The man in the large leather chair slammed his fist on the black glass table top.
“I’ve had enough excuses to last me seven life times! I want results for a change!If three children can disarm more men than my entire section could, I must have sorry solders!I respect dogs more than you. Out!Get out! Now; right now!OUT!”
The officers scrambled to obey their leader’s order. The sound of their retreat continued until the last one out slammed the door.Deathly silence hung like a sodden blanket over the room.Only a young guard looking out the window remained.Dirkorin’s attendant now turned.
“Three children?Who told you that tale to save their cursed hide?”
Dirkorin glared at the man. “A guard called Mavegor.He was thrown off a ladder, by three children.”
The man gave Dirkorin a thoughtful look. “All in that…place…must be determined; to bring their offspring out to fight...”
Dirkorin grunted. “If that were the case, then I wish we were half so dedicated.But, no, the guard said that these were not from the castle, they were foreign.You could go see, Gatord.”A sneer crept into his voice.It was a bitter joke between them.
Gatord stiffened. He turned again and looked over the man in the chair. Tall frame bending, white hair growing whiter, long boney hands, a boney face, Dirkorin’s green eyes gleamed.Even with age, he was still handsome, but there was something hidden that made him repulsive.Gatord knew him well, his tempers and moods.He answered slowly.
“If that’s what you want.”
Dirkorin laughed shrilly. His voice had never been pleasant.“I’ll remember that offer, Friend.Now, go tell that sorry cook to get me some wine.Good wine.I won’t need you before the noon meal unless something happens, say, a raid from Mordgorden.”
Gatord walked out to be joined by a guard coming from one of the many corridors. The guard nodded at the room the young attendant had left.“Dirkorin say something about the castle of Mordgorden again?”Gatord nodded.
“I’ll never go there unless it’s to destroy them. It will be the first time screams for mercy will please me.”
Jo pulled the bandage tighter. Bodangalas yanked his shoulder back and the gauze fell loose again.
“Stop doing that!” The blue bubble eyes glared at her. “You’re cutting off the blood flow; I’m going numb.Mae should know better than to let you change a bandage.”
Jo was getting furious very quickly. It seemed the only way she and Bodie could converse was in argument.Both had tempers and both used them daily, generally on each other.
“I’ve taken about all the guff for one day that I’m going to take. But why should I worry?Your pulse is likely as irregular as your schedule.”Bodangalas had the worst habits in the castle, and it was a sore point with him.
“Oh, and what about your Fher’denish mathematics? Would your pulse be as weak as that?”
“At least I’m not balloon headed, or needle necked.”
“Go gaze into the mirror, empty eyes!”
Motag glanced over at the table where Jo was helping patch people up from his position in the shade of the wall. “How long do you think they’ve been at it this time?”
Thordvall shrugged. “Does it matter?Ten minutes, an hour, it all sounds and ends the same.”
Stalker smiled thinly and adjusted his sleeves around his own bandages. He watched Jo’s face darken.She wrapped the cloth around the shoulder again, and suddenly jerked at it hard.Bodangalas yelped, and slapped her wrist with his whip-like arm.Jo dug her fists into her waist, trying to work around her limited Fher’denish vocabulary.Motag rose.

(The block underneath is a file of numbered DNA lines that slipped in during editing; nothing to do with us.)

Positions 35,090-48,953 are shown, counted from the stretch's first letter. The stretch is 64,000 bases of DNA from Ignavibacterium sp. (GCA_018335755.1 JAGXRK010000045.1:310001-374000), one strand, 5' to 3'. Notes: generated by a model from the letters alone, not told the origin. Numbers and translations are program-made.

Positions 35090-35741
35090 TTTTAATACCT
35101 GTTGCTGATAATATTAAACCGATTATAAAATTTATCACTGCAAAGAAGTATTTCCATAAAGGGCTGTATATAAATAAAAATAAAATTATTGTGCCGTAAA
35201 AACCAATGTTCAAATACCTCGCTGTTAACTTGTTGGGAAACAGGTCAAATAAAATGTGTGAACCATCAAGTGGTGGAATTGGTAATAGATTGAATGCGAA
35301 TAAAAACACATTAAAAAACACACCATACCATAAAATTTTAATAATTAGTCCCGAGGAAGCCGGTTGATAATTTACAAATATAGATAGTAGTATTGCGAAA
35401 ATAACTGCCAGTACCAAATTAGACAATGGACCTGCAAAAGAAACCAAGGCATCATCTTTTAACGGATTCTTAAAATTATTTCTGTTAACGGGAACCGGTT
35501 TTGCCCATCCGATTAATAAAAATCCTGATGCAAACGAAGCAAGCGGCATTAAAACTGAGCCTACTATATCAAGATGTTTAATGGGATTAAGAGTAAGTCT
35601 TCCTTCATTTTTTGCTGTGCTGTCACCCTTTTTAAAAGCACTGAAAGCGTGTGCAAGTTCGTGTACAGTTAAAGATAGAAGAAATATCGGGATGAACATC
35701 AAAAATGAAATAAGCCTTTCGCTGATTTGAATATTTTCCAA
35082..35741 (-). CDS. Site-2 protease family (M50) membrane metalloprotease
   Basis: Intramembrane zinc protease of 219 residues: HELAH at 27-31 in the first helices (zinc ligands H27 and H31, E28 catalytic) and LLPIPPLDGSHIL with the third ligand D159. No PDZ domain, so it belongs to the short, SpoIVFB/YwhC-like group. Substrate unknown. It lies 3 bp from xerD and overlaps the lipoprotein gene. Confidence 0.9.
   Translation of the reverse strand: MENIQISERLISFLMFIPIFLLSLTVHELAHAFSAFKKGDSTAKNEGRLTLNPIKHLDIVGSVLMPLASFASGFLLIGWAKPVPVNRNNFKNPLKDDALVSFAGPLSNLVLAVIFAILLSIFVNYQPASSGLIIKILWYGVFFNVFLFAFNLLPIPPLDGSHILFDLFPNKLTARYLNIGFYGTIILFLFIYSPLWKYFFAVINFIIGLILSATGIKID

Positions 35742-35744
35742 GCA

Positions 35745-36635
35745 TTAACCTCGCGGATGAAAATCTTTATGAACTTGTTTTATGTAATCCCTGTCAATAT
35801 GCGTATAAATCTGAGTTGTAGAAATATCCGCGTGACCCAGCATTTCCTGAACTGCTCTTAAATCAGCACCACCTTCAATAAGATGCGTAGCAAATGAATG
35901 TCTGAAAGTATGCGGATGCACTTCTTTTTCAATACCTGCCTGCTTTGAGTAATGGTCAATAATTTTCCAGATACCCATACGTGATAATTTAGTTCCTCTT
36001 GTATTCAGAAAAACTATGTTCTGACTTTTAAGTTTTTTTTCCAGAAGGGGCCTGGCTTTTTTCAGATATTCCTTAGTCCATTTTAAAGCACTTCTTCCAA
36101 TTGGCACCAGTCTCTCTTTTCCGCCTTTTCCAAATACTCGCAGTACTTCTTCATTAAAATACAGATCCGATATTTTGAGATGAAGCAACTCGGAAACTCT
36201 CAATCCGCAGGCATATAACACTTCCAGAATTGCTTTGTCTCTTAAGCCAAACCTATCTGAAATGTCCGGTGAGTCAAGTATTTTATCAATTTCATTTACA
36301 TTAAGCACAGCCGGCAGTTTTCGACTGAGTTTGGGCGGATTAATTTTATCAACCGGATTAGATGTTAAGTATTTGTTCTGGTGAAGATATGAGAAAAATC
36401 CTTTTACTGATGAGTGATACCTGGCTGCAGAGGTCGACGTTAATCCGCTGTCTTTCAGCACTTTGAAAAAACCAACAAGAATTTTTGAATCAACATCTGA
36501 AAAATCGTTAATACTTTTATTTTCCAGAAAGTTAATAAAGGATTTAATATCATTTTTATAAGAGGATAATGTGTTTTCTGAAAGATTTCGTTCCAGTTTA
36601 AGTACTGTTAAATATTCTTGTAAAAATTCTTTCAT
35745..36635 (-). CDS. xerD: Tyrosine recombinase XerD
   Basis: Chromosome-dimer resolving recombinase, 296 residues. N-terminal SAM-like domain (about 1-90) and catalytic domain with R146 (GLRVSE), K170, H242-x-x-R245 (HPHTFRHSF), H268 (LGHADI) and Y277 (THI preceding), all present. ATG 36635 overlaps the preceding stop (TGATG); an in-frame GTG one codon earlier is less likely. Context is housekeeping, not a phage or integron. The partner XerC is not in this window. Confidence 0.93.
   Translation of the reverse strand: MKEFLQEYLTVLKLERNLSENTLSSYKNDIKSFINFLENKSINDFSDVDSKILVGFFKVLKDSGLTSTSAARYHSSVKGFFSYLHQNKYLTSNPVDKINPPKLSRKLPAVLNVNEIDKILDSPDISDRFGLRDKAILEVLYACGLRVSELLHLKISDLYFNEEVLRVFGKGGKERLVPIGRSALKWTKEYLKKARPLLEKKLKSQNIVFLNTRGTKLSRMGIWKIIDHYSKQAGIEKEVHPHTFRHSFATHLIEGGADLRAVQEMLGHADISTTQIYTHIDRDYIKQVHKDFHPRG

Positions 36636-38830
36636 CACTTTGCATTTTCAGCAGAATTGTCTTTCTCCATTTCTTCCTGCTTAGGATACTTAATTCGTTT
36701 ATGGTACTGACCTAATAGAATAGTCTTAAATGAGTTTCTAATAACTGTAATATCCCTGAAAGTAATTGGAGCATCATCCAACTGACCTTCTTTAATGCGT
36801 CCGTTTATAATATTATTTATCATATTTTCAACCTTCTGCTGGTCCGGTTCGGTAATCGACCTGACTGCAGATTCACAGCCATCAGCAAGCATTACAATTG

“I’d better step in, or she’ll have his scratch bleeding in earnest. Hi! Jo, cool down a bit!”
Thordvall closed his eyes, and settled back. “Thank God for peacemakers.”
Time ran quickly; Jo adopted the job of fetch and carry, finding the infirmary beyond her. Mae and Anne were suited best for it. Often, as Jo darted down halls and stairs, she would see Beth helping someone in the many and varied household chores that kept the castle operating smoothly.
The trips around Mordgorden gave Jo time for thought. She wondered what she would say when she got home, what they would think of her, whether she would be alive.The idea of popping off the story to Jay or her parents was ridiculous; the idea of keeping it from them was just as odious. Fear of being thought insane, knowing that she would be betraying one side or the other, became horrifying giants that stalked her.
Then, once, when she was going to the kitchens, a cry from the wall automatically brought her springing across the courtyard. Motag met her halfway up the wall steps.His normally placed face was set in anger and anguish.“Jo, hurry, something’s happened.”
“I know, but what?”
The look behind his eyes was strange, almost pitying. “Stalker and…”Jo pushed past him, and rushed to the circle of guards.Thordvall was supporting Stalker’s head and shoulders.He glanced up as Jo dropped to hands and knees beside them.Her sword teacher’s breathing was coming shallow and irregularly, rasping in and out.The huntsman gazed at her face distantly. “He’s unconscious.Someone hit him with a dart.It was poisoned.”
She nearly gagged on the word, “Dirkorin?” Thordvall nodded.
Motag came up then and grabbed the girl’s shoulders forcing her to look at him. “Jo, there’s something else that happened,” But she had seen that beyond this group another one stood.Three figures she knew well lay on the white marble.Even looking through the bystanders, she recognized Beth, Anne, and Mae.She jerked back, and Motag caught her before she fell.